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Alaska News Nightly: September 12, 2012

September 12, 2012

Individual news stories are posted on the APRN news page. You can subscribe to APRN’s newsfeeds via email, podcast and RSS.

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Downsized Budget Reduced Scope Of Denali Commission

Dan Bross, KUAC – Fairbanks

Decreased federal spending has downsized the budget and scope of the Denali Commission in Alaska. The independent federal agency was created by former Senator Ted Stevens in 1998 to address infrastructure in rural communities, but its financial clout is greatly diminished.

Japan Gives US, Canada $6 Million For Tsunami Cleanup

Peter Granitz, APRN – Washington DC

Japan is giving $6 million to the U.S. and Canadian governments to assist with the tsunami debris clean up. Some in Washington, D.C. hope it will spur action from the federal government.

ACLU Hopes To Change State’s Record Expunging Policy

Annie Feidt, APRN – Anchorage

Alaska is one of only a handful of states that don’t allow residents to expunge their records following an unlawful arrest. The ACLU is hoping to change that, filing suit against the state on behalf on a married couple in the Matsu who were arrested and charged for growing marijuana. A judge threw out the case because the search warrant request was mishandled.

Anchorage Construction Firm Owner Pleads Guilty To Fraud

Lori Townsend, APRN – Anchorage

An Anchorage commercial property builder pleaded guilty today in U.S. District court to 12 counts of making false statements to a credit union for more than $4 million in construction loan draws. Lee E. Baker, Jr. was the owner of Discovery Construction, Inc.

In 2004 Baker was approved for a $9 million loan to purchase property on Northern Lights and construct an 85 unit apartment building called Bryn Mawr. Assistant U.S. Attorney Retta Randall says between September 2005 and January 2007, Baker submitted one page construction loan draws itemizing work that he said had been completed.

Randall says the documents Baker submitted are supposed to outline the progress of the construction.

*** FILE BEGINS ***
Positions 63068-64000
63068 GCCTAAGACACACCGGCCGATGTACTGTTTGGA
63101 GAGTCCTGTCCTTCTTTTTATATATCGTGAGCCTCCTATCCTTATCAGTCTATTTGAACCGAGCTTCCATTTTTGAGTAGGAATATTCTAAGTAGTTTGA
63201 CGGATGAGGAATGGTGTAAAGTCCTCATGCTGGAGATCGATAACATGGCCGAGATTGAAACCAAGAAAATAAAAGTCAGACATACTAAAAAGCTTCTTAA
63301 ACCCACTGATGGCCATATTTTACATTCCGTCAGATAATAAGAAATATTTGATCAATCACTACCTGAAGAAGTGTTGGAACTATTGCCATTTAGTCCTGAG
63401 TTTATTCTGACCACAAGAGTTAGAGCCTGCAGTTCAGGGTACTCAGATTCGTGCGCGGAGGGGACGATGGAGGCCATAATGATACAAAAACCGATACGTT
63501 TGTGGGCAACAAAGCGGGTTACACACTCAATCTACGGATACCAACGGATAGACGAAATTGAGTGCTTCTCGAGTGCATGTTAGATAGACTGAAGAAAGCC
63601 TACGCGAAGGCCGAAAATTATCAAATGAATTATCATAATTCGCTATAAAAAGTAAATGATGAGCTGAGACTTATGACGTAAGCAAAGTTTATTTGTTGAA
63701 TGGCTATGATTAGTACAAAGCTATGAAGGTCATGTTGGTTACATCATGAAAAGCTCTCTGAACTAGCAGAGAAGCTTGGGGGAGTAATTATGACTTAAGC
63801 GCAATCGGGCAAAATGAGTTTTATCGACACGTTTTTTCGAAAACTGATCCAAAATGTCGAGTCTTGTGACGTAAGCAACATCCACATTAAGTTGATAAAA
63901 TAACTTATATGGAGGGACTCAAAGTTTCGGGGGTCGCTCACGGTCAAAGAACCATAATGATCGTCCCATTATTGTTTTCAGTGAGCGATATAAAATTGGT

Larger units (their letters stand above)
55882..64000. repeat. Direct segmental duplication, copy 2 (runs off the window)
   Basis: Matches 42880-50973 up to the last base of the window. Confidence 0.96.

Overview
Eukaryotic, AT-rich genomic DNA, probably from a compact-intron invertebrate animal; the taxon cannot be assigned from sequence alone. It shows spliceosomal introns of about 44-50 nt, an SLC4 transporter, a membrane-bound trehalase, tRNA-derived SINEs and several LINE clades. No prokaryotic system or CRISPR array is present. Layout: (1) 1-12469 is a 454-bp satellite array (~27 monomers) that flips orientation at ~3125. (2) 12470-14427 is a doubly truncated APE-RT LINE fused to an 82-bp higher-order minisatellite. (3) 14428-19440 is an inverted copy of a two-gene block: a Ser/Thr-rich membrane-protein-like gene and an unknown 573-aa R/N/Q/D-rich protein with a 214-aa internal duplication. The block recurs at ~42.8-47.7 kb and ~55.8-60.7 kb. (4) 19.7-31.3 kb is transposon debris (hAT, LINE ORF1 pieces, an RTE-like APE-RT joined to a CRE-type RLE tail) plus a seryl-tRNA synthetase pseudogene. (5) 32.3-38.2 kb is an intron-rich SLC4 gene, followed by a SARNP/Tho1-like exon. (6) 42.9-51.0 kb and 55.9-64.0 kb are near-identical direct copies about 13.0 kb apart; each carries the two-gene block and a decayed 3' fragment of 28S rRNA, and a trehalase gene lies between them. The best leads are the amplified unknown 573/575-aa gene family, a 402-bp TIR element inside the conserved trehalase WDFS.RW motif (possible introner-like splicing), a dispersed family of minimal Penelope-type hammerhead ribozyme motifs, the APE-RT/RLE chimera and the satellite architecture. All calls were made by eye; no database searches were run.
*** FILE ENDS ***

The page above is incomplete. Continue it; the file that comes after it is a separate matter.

Randall says the loan was defaulted on and the Bryn Mawr property was sold. Baker will be sentenced by Judge Ralph Beistline on December 4th. He faces a maximum penalty of 30 years in prison, a fine of $1 million or both.

Railroad Gets OK For Port MacKenzie Rail Extension

Ellen Lockyer, KSKA – Anchorage

The U.S. Army Corps of Engineers has given the go ahead to the Alaska Railroad to construct a rail extension linking Houston to Port MacKenzie.

The Corps announced Monday that it has issued the department of the Army wetlands permit under the Clean Water Act.

Work Begins On Tanana River Bridge

Tim Ellis, KUAC – Fairbanks

One year after an Alaska Railroad’s contractor began clearing land on the banks of the Tanana River at Salcha, the real work is about to begin on the state’s longest bridge.

Dockside Safety Exams Soon Mandatory For Many Fishing Boats

Matt Lichtenstein, KFSK – Petersburg

Commercial fishing boats, tenders and floating processors that operate more than three miles off shore will soon have to get safety exams every two years. Until now, those dockside exams were voluntary. Under the Coast Guard Authorization Act of 2010, they will be mandatory after October 16th according to Ken Lorenson, the Fishing Vessel Safety Coordinator for the Coast Guard in Alaska.

Group Asks For Mandatory Deadline To List Bearded, Ringed Seals As Endangered

Dave Donaldson, APRN – Juneau

The National Marine Fisheries Service has not followed through on its findings that two species of seals should be listed under the Endangered Species Act. The Center for Biological Diversity Wednesday asked the Federal Courts to order a specific date by which bearded and ringed seals be listed.

Assembly Approves $96.7M Blue Lake Construction Cost

Ed Ronco, KCAW – Sitka

Sitka’s Blue Lake dam expansion will move forward to provide more electricity to the community.

The Assembly yesterday unanimously awarded a $92 million contract to Montana-based Barnard Construction.

Alaska Cruise Season Winds Down

Matt Lichtenstein, KFSK – Petersburg

As the 2012 visitor season nears an end, cruise lines large and small have been making their last trips of the year through Southeast Alaska. Lindblad Expedition’s National Geographic Sea Lion recently made one more stop in Petersburg, where KFSK’s Matt Lichtenstein chatted with passengers on the dock about their trips.

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